The following concrete example illustrates the potential for information gaps in psychopathological descriptions in cases where the focus remains directed at primary symptoms only (an extract from findings on admission for a female patient):
Awake, fully conscious. Fully orientated. Reduced attention span and poor memory. Retarded thinking. Suffers from the delusion of being persecuted. Experiences verbal hallucinations. Suspected visceral or visual hallucinations, although patient denies experiencing these. The patient experiences emotional despair and markedly reduced drive. The patient reports sporadic experience of suicidal thoughts from which she is, however, able to credibly distance herself during examination.
On recording these details on the AMDP-System documentation form for psychopathological findings (which lists 100 symptoms), statements corresponding to only 19 of the symptoms listed in the AMDP-System are found. As regards the remaining 81 of these symptoms, the fact whether the lack of mention of them in this set of findings is due to the symptoms having been assessed as not present, or due to not having been assessed at all, remains entirely open to speculation. Unfortunately, the latter generally tends to be the case.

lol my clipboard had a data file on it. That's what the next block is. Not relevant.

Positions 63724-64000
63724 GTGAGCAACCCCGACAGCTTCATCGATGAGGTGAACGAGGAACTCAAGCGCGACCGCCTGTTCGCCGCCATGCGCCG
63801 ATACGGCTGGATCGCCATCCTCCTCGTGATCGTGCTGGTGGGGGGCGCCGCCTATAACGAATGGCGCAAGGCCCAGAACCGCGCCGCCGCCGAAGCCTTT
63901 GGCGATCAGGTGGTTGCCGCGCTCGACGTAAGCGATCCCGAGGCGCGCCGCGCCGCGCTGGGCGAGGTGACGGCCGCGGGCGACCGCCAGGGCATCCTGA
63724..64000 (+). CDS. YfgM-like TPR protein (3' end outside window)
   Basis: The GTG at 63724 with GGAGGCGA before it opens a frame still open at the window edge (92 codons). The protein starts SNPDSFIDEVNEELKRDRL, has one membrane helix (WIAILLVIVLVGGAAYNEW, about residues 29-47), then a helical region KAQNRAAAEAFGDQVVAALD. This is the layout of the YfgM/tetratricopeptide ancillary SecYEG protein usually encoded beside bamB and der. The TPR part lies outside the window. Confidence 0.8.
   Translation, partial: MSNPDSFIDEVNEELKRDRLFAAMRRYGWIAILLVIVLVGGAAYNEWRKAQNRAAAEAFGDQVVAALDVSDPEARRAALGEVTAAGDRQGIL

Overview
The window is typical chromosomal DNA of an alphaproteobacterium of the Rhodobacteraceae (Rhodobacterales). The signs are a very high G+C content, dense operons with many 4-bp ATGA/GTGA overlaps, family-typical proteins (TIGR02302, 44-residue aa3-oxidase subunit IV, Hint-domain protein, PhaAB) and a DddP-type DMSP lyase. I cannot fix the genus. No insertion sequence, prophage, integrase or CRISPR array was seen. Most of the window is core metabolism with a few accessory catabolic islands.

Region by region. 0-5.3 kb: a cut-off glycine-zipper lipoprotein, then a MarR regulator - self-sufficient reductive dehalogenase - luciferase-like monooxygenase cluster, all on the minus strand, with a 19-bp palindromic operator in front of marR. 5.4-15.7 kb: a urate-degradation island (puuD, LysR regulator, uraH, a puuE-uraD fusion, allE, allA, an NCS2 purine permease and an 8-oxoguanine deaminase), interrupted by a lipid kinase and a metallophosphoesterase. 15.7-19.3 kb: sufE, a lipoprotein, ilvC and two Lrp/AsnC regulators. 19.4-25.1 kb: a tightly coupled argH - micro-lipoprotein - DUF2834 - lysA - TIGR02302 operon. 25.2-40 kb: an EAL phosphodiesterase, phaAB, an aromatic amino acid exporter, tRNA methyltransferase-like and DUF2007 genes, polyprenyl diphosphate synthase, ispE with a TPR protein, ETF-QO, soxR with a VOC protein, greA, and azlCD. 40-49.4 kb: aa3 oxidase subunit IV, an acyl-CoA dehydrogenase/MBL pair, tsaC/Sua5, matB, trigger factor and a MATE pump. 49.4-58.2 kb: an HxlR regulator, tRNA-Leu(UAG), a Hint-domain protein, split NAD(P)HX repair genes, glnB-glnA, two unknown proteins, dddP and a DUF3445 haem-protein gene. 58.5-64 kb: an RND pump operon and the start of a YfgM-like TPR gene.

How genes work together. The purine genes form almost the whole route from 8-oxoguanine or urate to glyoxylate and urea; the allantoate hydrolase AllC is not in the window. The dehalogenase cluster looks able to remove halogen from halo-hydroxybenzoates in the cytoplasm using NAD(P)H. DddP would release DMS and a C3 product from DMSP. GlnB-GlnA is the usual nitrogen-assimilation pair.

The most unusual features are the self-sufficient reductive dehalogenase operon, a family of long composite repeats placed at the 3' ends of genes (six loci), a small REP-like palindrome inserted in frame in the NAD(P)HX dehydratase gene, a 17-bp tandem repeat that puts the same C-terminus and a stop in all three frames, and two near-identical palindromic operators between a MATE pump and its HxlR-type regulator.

In recent years, the AMDP-System has been increasingly deployed as an instrument in the training of practitioners in assessing and recording psychopathological findings. Almost all German text books on the subject are based on the symptoms and the definitions contained in the Manual, an invaluable compendium which has also found its way into texts and commentaries on projects relating to national planning policy on public health and well-being and health infrastructure.